” She tried. She thought she was doing what God wanted her to do and raising her children the best she could. She really thought it was the best thing for us,” she said.

Robinson said she recalled feeling intimidated and unwelcome when she first walked into the school building when she was seven years old.

Being a child who questioned a lot of things and was “very rebellious”, Robinson said she used to walk away from her classes and sit outside the doors where classes on marriage and parenting were taught in church.

She remembered the things taught very repetitively.

“I now know the words for what was going on, and it was real brainwashing,” she said.

Robinson said she saw her mother change after moving to Saskatoon. The introduction of corporal punishment, encouraged by their church and school, was a novelty.

“We were paddled home. We were paddled in school… nobody would hesitate to drop a paddle in church too,” Robinson recalled, calling it a “holy experience.”

Their family’s entire existence began to revolve around the church, she said, with services held several times a week in addition to school.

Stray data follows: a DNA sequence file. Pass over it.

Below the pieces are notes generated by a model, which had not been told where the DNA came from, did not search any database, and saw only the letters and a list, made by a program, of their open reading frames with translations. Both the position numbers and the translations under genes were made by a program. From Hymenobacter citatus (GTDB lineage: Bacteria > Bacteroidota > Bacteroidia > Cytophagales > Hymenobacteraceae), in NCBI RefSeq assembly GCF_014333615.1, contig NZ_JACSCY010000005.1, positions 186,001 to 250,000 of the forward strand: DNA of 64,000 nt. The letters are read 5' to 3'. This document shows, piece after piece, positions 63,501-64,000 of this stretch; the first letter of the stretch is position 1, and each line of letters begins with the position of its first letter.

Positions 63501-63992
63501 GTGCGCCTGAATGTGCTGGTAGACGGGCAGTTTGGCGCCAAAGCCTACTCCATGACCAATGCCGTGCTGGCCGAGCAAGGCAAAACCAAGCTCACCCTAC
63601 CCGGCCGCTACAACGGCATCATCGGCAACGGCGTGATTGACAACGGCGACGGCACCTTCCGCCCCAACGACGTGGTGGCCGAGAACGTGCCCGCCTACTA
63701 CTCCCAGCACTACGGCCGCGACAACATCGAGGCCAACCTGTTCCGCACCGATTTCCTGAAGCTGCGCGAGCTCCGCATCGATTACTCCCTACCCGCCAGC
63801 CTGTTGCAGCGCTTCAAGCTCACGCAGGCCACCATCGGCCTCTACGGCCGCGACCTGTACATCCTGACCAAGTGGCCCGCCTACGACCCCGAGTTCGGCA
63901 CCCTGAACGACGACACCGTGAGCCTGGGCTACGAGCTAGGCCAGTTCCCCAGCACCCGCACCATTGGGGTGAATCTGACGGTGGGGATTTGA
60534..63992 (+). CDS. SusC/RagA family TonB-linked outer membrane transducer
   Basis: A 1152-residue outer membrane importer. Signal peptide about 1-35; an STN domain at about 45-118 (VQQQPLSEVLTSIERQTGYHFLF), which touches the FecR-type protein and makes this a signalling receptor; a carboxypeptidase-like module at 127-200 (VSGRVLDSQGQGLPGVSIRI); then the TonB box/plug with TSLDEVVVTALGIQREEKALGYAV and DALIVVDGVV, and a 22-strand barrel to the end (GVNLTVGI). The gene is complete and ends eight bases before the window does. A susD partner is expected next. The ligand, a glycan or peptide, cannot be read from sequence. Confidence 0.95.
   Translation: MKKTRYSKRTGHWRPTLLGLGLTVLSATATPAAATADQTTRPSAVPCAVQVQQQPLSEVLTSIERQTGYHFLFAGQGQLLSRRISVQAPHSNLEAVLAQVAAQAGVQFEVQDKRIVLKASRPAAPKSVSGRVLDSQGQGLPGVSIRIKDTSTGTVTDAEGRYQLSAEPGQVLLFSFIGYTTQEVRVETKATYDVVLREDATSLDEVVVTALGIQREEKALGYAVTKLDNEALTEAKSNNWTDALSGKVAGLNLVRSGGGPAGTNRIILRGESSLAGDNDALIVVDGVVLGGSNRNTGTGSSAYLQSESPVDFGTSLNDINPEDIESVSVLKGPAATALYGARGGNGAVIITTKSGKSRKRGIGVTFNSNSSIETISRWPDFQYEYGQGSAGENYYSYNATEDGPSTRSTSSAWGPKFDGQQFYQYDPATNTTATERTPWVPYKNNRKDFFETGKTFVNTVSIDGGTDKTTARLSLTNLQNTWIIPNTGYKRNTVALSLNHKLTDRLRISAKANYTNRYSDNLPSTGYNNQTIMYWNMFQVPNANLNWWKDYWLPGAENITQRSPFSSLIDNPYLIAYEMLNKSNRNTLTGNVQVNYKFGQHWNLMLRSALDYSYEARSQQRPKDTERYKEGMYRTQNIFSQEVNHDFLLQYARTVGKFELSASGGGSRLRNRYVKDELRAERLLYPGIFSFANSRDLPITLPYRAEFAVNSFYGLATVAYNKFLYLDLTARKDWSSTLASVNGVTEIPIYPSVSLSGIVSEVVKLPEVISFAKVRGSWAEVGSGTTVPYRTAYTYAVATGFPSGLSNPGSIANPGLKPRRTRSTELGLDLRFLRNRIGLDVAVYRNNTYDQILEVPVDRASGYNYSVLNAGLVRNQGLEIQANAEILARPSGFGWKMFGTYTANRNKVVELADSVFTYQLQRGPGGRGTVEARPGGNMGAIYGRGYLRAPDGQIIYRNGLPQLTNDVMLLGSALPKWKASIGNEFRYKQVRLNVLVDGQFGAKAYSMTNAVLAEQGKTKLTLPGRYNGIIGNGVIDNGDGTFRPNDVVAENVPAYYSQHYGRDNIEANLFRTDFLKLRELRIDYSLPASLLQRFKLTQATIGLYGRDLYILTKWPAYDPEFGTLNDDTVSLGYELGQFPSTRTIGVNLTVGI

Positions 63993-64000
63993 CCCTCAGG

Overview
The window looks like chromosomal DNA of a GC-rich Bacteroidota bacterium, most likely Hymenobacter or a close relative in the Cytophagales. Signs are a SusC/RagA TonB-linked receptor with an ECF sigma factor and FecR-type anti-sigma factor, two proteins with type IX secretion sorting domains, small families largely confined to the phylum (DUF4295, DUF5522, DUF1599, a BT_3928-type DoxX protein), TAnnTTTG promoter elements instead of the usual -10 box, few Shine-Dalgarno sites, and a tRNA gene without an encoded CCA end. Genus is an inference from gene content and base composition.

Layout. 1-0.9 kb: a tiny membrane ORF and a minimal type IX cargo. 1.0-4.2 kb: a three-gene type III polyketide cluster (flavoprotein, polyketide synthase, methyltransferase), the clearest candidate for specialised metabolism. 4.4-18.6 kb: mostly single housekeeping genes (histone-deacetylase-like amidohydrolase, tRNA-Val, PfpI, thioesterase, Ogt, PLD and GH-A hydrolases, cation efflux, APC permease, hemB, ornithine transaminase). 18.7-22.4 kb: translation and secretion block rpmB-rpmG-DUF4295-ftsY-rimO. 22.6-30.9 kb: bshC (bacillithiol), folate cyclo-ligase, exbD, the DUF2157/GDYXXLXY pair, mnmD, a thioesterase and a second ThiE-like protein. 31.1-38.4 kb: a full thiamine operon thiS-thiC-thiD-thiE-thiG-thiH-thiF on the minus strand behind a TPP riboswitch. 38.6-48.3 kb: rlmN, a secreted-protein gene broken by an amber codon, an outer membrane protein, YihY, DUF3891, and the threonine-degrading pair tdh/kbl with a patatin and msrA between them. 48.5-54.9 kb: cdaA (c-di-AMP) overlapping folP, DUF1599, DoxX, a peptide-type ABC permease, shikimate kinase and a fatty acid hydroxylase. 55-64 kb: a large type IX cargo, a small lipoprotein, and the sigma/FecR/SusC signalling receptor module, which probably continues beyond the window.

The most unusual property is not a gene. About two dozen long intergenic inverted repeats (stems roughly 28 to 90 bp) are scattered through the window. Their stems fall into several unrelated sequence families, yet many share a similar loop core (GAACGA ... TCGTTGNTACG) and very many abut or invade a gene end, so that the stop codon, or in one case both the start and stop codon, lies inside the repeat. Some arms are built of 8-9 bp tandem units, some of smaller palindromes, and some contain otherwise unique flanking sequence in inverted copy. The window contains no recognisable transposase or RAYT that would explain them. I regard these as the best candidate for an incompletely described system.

“Church, school, your whole life, it was one thing,” she said.

The church also preached against association with those who did not attend church, “because they were not serving God,” Robinson said.

“It was a lot of manipulation and coercion, control and brainwashing,” she said.

Robinson said she suffered sexual, physical and emotional abuse while attending school and church.

In addition to the constant corporal punishment, administered by means of a wooden paddle, Robinson said she remembered being tormented by peers and superiors at church and school, called names like “spawn of Satan”, “evil” and “a worthless whore”. She called her experiences “damaging.”

Robinson said Keith Johnson reminded her of the evangelical preachers who were on television when she was a child. She called him a “very compelling” speaker, but said he was “twisted”.

Robinson referred to a manual Johnson wrote on mandatory corporal punishment for the church and other requirements the church places on its congregants.

“My mother always struggled to make ends meet, but she always had to put a tithe in the basket when it was distributed,” Robinson said.

Because her mother was single, Robinson said the church said she needed a husband, and it had to be someone from the church. So her mother started a marriage that Robinson described as miserable.